This is from Talking Points Memo; hat-tip to Ben Collins.
By Robert Reich – November 9, 2008, 2:26PM
This is not the Great Depression of the 1930s, but nor is it turning out to be merely a bad recession of the kind we’ve experienced periodically over the last half century. Call it a Mini Depression. The employment report last Friday shows job losses accelerating, along with the number of Americans working part time who’d rather be and need to be working full time. Retail sales have fallen off a cliff. Stock prices continue to drop. General Motors is on the brink of bankruptcy. The rate of home foreclosures is mounting.
When Barack Obama takes office in January, he will inherit a mess. What to do? (Because I’m an informal economic adviser, I should warn anyone who reads this that it reflects only my thoughts and therefore should not be attributed to him or to anyone else advising him.)
First, understand that the main problem right now is not the supply of credit. Yes, Wall Street is paralyzed at the moment because the bursting of the housing and other asset bubbles means that lenders are fearful that creditors won’t repay loans. But even if credit were flowing, those loans wouldn’t save jobs. Businesses want to borrow now only to remain solvent and keep their creditors at bay. If they fail to do so, and creditors push them into reorganization under bankruptcy, they’ll cut their payrolls, to be sure. But they’re already cutting their payrolls. It’s far from clear they’d cut more jobs under bankruptcy reorganization than they’re already cutting under pressure to avoid bankruptcy and remain solvent.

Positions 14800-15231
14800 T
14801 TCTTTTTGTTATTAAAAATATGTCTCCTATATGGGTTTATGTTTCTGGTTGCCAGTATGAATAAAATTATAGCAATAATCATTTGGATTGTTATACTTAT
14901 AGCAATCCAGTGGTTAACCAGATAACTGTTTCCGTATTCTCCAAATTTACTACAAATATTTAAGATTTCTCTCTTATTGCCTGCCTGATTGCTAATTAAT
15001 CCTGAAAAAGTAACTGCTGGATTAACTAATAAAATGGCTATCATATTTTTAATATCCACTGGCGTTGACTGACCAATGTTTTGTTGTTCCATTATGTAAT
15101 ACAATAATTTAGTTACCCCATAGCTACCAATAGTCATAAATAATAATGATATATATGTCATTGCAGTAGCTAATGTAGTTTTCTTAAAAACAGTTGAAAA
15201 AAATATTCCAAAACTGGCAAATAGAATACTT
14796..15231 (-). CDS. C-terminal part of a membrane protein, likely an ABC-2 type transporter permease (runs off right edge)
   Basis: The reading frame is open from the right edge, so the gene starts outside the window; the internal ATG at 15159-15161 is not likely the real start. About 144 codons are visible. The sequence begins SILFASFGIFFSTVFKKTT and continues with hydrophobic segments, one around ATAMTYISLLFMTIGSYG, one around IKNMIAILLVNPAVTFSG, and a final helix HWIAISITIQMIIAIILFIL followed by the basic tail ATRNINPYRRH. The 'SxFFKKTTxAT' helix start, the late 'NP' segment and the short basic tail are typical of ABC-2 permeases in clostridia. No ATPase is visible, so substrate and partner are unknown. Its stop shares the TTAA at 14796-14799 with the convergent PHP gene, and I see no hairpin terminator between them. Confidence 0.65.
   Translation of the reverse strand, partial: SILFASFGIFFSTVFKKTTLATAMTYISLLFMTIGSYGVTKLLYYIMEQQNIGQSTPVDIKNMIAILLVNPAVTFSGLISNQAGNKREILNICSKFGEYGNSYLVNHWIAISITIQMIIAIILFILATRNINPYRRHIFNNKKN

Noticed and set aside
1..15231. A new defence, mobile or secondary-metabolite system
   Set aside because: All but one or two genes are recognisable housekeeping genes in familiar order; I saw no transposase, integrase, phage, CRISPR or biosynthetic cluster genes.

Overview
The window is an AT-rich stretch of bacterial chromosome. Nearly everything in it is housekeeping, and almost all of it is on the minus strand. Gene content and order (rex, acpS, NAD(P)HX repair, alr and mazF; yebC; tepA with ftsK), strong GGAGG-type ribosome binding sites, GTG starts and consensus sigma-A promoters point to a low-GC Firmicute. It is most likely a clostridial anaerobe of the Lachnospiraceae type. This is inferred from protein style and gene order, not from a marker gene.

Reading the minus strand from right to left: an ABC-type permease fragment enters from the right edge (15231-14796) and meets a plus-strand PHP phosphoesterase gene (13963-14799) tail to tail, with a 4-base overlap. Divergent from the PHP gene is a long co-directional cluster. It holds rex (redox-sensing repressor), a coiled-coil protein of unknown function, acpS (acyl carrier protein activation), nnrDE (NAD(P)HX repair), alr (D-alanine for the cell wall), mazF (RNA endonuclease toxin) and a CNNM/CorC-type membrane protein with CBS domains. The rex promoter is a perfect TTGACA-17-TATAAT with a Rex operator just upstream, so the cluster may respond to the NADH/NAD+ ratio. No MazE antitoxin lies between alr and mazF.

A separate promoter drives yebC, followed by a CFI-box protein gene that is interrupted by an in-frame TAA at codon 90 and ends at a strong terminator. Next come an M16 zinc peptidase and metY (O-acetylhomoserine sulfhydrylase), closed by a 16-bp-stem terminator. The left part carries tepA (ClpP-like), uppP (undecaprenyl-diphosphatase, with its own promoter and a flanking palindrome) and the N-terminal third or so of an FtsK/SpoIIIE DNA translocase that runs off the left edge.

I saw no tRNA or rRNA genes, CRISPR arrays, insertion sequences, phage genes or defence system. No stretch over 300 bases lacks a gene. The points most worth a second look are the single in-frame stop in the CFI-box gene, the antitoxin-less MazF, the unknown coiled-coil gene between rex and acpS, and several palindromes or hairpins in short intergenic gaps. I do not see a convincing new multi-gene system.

This means bailing out Wall Street or the auto industry or the insurance industry or the housing industry may at most help satisfy creditors for a time and put off the day of reckoning, but industry bailouts won’t reverse the downward cycle of job losses.
The real problem is on the demand side of the economy.
Read the rest of the article.